A different lens on people facing homelessness

Why We Wrote This

One former TV executive found a way to make people see what they usually don’t: the ‘invisible’ people on the streets. Mark Horvath's videos have reached hundreds of thousands of viewers and sparked local volunteering efforts.

Dale Wilcox/Hanesbrands/AP
Mark Horvath distributes socks to people on the street in Toronto. He also films such individuals telling their stories, and these videos have garnered a large following on YouTube.

It’s a sprightly 41-degree morning in Ithaca, and Mark Horvath gets his camera rolling. Carmen Guidi, a local advocate for people facing homelessness in this picturesque corner of upstate New York, is upset about a coming reality for residents of the encampment that he and Mr. Horvath are about to enter. Construction plans, Mr. Guidi says, mean that a 15-acre chunk of the site, dubbed The Jungle, is about to become off-limits, and as many as 10 encampments will have to be moved. 

“The mayor has asked me to be on a task force to figure out what we can do to help the people,” Mr. Guidi says.

“Housing!” Mr. Horvath interjects.

Here begins one of the latest mini-documentaries produced by Mr. Horvath for the social media project he started 11 years ago: Invisible People. It’s a mobile nonprofit driven by one man, his backpack, and a small, hand-held video camera, and its mission is captured in the terse line greeting visitors to the website invisiblepeople.tv: “Changing the story of homelessness.”

Indeed, these documentaries aim to give a close-up, unfiltered view of homelessness to help people better understand the challenge. The stories told by real people living on the streets, recorded by Mr. Horvath and others, can be raw and harrowing. 

“Our inability to relate to homelessness is our biggest obstacle to ending it,” he notes.

On the streets himself

Mr. Horvath knows intimately the perilous predicament of homelessness. Once a high-flying Los Angeles TV executive, he ended up on Hollywood Boulevard amid spiraling drug addiction. Over time, he was able to rebuild his life, eventually landing a marketing job and buying a house. But after the economic collapse in 2008, he again lost everything, almost landing back on the streets. Instead, however, he started making videos of homelessness as he understood it.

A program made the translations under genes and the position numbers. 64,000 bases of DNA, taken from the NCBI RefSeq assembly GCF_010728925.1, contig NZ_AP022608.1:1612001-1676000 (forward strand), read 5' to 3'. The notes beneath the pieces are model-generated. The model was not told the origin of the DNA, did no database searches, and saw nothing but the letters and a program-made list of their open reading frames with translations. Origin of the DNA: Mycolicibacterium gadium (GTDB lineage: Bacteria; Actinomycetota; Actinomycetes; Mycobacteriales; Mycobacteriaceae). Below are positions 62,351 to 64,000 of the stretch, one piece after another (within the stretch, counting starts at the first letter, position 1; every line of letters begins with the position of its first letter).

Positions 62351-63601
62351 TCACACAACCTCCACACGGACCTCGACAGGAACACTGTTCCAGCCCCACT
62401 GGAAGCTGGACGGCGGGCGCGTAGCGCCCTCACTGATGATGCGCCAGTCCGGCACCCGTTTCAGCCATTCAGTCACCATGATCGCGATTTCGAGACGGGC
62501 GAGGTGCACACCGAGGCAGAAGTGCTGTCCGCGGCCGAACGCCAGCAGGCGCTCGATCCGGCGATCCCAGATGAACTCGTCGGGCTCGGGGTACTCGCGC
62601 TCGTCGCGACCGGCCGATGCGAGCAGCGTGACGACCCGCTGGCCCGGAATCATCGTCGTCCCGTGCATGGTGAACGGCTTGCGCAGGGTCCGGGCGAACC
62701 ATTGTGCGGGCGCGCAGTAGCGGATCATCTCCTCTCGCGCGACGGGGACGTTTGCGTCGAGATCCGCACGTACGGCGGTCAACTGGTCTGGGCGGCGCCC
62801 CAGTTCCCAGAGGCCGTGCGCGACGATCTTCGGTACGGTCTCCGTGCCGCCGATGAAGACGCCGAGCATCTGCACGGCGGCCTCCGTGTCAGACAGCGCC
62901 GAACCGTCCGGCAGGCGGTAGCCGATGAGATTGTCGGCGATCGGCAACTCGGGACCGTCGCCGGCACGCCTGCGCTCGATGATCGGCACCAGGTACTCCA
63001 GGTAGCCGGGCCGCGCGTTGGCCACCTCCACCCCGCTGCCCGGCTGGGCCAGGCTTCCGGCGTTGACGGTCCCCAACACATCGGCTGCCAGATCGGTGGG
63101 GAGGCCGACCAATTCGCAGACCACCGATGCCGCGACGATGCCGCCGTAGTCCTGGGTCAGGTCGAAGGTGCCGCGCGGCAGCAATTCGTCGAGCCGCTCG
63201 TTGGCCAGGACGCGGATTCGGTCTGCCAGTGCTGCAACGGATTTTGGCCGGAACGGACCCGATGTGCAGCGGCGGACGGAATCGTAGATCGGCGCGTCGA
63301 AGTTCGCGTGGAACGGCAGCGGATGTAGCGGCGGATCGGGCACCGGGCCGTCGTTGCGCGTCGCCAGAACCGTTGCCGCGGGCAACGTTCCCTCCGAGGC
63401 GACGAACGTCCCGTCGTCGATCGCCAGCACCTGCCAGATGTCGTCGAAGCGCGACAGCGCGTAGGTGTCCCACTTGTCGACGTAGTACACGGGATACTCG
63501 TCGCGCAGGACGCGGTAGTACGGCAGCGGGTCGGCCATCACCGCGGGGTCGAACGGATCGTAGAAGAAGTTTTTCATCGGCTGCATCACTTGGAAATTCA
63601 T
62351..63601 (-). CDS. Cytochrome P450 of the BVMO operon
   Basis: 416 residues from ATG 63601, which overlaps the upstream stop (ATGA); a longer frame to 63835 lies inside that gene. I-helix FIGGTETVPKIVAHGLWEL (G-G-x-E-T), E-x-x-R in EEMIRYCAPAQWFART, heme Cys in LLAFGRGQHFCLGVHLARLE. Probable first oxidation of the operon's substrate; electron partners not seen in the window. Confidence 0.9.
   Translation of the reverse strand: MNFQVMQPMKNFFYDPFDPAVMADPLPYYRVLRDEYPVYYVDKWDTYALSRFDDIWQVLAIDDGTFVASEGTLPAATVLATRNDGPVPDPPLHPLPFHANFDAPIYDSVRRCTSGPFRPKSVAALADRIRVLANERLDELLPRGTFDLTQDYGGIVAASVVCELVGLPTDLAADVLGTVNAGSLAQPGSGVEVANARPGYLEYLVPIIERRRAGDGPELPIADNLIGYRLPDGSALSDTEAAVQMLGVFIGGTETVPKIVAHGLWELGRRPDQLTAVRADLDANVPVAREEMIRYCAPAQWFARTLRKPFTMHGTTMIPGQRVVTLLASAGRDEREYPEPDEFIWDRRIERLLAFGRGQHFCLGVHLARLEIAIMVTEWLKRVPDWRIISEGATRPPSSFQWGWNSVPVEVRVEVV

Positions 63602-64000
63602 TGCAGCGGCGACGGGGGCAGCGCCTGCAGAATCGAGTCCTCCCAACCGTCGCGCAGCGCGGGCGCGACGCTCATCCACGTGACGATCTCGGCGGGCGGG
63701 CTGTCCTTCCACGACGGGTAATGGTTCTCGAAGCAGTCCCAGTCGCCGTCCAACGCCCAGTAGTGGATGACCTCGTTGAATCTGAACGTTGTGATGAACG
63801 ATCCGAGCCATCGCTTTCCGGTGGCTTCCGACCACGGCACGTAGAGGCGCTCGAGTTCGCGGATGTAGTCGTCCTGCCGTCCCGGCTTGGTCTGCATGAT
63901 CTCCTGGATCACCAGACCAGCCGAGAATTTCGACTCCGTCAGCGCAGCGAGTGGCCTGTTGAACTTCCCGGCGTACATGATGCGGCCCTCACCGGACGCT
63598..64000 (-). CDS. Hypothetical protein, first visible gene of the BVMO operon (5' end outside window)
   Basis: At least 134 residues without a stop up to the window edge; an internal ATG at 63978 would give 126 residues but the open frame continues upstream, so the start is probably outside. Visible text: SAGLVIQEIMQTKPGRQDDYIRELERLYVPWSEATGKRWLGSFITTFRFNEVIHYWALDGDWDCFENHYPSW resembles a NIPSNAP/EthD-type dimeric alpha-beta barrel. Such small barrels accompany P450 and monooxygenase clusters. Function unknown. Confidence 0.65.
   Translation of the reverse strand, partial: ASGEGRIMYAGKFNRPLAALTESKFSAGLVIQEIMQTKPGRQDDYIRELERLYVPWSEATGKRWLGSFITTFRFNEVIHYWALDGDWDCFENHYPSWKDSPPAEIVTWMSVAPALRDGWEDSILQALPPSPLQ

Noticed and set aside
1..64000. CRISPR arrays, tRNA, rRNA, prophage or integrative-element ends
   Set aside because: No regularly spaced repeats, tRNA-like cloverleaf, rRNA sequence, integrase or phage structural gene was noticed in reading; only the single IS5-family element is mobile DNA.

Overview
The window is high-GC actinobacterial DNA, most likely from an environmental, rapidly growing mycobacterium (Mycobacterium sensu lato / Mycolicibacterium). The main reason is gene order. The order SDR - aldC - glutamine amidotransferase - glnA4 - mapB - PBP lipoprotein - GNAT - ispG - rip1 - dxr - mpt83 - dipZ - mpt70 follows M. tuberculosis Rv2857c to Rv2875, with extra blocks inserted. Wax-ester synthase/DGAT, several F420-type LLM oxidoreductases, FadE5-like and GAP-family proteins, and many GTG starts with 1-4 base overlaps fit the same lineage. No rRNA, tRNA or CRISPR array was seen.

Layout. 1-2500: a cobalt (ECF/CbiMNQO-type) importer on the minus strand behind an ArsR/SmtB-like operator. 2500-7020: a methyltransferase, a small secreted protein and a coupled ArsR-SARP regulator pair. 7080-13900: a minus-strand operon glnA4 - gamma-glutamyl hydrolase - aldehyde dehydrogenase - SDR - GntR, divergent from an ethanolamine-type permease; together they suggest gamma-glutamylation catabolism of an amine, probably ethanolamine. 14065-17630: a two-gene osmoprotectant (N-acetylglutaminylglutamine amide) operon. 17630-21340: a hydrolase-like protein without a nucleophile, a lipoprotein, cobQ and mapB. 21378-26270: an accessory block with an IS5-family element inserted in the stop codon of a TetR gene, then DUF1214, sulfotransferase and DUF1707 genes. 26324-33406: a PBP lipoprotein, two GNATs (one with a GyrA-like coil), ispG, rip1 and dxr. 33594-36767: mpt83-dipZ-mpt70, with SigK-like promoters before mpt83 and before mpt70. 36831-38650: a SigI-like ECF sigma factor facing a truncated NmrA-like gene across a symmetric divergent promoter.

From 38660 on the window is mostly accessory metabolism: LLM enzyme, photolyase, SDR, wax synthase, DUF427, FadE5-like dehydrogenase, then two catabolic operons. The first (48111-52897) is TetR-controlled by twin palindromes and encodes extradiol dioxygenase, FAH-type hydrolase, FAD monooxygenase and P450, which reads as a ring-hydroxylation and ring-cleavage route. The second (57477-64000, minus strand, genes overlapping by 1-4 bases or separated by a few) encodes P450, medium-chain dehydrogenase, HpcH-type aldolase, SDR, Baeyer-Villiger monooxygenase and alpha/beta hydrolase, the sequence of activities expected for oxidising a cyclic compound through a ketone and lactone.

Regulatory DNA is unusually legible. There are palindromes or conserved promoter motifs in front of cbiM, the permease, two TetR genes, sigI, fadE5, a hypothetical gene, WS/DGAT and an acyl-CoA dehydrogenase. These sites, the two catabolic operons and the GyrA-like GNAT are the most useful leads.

Mr. Horvath has filmed in cities across the United States and Canada, and he’s traveled to nine countries for speaking engagements. While on the road, he often attempts to capture a vignette of local homelessness. To increase the number of stories on the Invisible People website, he is also working with a string of journalists around the world.

As Mr. Horvath sees it, “There was no place for kids to go online to learn about homelessness except some academic website where they have to download a 46-page PDF or fundraising materials. So I created one.”

For years, he says, Invisible People had about 20,000 YouTube subscribers, and it struggled to attract donors and philanthropists. But following a few tweaks to the project’s online presentation, the funding started coming, and the number of subscribers now stands at more than 250,000. 

But statistics are one thing. Mr. Horvath wants his videos to spark action. 

Just two days before Mr. Horvath and Mr. Guidi’s visit to The Jungle, Julia Schellenberg and Ryan Cleare were watching videos on YouTube and stumbled upon an Invisible People film. “It was [a video] in another city,” Ms. Schellenberg says. “Then ... I saw there was one in Ithaca, so I watched it.” That led the young couple to Mr. Guidi, who informed them about a group of volunteers who would be distributing supplies – primarily heaters and propane tanks – to the hardy band of Jungle residents braving the cold temperatures. That’s when Mr. Horvath and his camera showed up, bringing the Invisible People message full circle. 

“Work like this – it’s so important, telling people’s stories,” Ms. Schellenberg says. “That’s why we’re here.”

Putting ‘a human face on it’

They’re not the only tangible evidence of the impact of Mr. Horvath’s films. Mr. Guidi points to a spot in the woods where a couple called T.J. and Ally stayed a year ago after losing their jobs. Mr. Horvath did a story on them, which prompted others to come forward with help. 

“Two months later, they were housed because of the work he did,” Mr. Guidi says. “It works, brings awareness to the problem, puts a human face on it.”

Mr. Horvath, in turn, points to Mr. Guidi’s work as the kind of grassroots action he wants to inspire. Mr. Guidi, a body shop owner, established a small community of tiny homes called Second Wind Cottages behind his business to house people from places like The Jungle.

Ithaca might not be the first kind of place people think of when it comes to homelessness, but the issue can be acute. “Rural homelessness can often be more challenging because there is not the social services support urban areas have,” Mr. Horvath says. Home to Ithaca College and the prestigious Cornell University, the city is experiencing economic growth. But affordable housing is increasingly scarce.

Deb Wilke, another local volunteer in Mr. Horvath’s orbit, explains how a sum of about $3,500 was generated mostly from college students in town. “It was super cold,” Ms. Wilke says, and she describes the students as saying among themselves, “Can you imagine living outside? We are complaining about walking to class.”

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